How to do a Charlotte Mason Picture Study

I’m gathering thoughts and getting prepared for starting school. (16 days and counting!)  So I have “picture study” scheduled once a week along with some artists I’d like to explore with the kids, but then I kinda went, “Wait a minute…what exactly does one DO during a picture study?” So, I thought I would share my findings.

Runaway by Norman Rockwell

First off, I want to let you know that I am not an artsy person. I have artwork in the house that I think is pretty of course, but I don’t know my Degas from my Rembrandt. So, this will be a learning experience for me too! (A lot of homeschooling is that way, right!?)  However, Miss Charlotte Mason suggested that it (along with music study, hymn study, and nature study) is an important part in an education, so I figured it would be wise to give it a shot.

The Mourning of Christ by Giotto

Basically, you pick a famous artist – any well-respected artist will do – and select 6 to 12 pieces of art that you’d like to show the kids. Then each week (just once a week), you take out one piece of art  – hopefully a nice, clear, large print – and examine it closely with your kids – all of them…this is one that can be done together with all age groups. Tell them the name of the artist and the title of the artwork. Everyone looks at it quietly for a couple of minutes, and really there should be no talking. They should be examining the artwork so that they can still see it when their eyes are closed. Next, put the picture away for a moment, and have the kids tell you the things they remember. You could do youngest to oldest child or just allow everyone to chime in at once. Then have everyone look at the picture again to see what was missed or what someone else mentioned that no one else had noticed.

A Country Wedding by Grandma Moses

It’s not a big deal if no one gets excited about a particular piece of art, and you don’t need to be looking for wise remarks and commentary from your kids either. Just a simple “There’s a wedding going on” is just fine at times. Then you can also comment with things you notice, and when you re-examine the picture together, point out more things you see that are interesting. Artists really go into great detail! You really need to hunt around the pictures to see all the different items they will include in a piece of art. When we read children’s books together, my kids are great at pointing out some inconsequential image in the book. I’m always amazed at the things I never would have even noticed!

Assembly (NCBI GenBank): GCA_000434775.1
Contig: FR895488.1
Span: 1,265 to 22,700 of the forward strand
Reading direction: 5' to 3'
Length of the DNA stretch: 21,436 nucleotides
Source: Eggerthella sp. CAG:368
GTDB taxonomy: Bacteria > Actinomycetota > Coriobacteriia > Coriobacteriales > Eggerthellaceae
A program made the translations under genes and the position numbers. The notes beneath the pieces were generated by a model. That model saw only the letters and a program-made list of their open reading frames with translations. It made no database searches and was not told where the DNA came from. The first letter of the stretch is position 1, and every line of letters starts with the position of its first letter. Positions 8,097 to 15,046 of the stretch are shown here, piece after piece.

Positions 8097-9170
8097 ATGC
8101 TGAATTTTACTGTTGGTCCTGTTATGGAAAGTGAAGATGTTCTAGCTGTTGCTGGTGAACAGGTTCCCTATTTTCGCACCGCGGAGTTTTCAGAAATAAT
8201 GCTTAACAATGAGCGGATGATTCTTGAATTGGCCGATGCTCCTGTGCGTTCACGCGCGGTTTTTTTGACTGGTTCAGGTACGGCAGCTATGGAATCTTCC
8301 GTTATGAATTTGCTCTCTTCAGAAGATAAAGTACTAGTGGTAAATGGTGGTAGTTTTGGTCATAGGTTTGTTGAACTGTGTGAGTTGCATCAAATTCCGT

Arnolfini Wedding by Van Eyck

That’s really all that’s involved. You take that artwork and display it so that throughout the week the kids can look at it and remember the study they did. You could even find the artwork on the internet and use it as your computer screensavers! You’re supposed to stay with one artist for a period of 6 to 12 weeks (so 6 to 12 pieces of art). Then you move on to another artist. During your time with each artist, try to read your kids a biography of his or her life so that it can also be remembered upon viewing the artwork.

The Bellelli Family by Degas

We’ll be starting out with Norman Rockwell. I DO love his artwork. We don’t have the paintings readily available, so I’ll be getting library books that showcase each artist’s work.  We’ll also take a look at Giotto (done around Christmas time), Audubon (used with the Burgess Bird Book), Van Eyck, Degas, and Grandma Moses this school year. I’ve included artwork from these artists in this post. I think my kids will enjoy picture study – even though we may not be artsy people. I hope it inspires a love of beauty in them. 🙂

Fox and Goose by Audubon

About wiseowlhomeschool

Homeschooling mom of 3 Work at home medical transcriptionist Christian Conservative
This entry was posted in fine arts and tagged , . Bookmark the permalink.

One Response to How to do a Charlotte Mason Picture Study

  1. Pingback: Our Homeschool Schedule (In Theory) « Wise.Owl.Homeschool

Leave a Reply

Fill in your details below or click an icon to log in: Logo

You are commenting using your account. Log Out / Change )

Twitter picture

You are commenting using your Twitter account. Log Out / Change )

Facebook photo

You are commenting using your Facebook account. Log Out / Change )

Google+ photo

You are commenting using your Google+ account. Log Out / Change )

Connecting to %s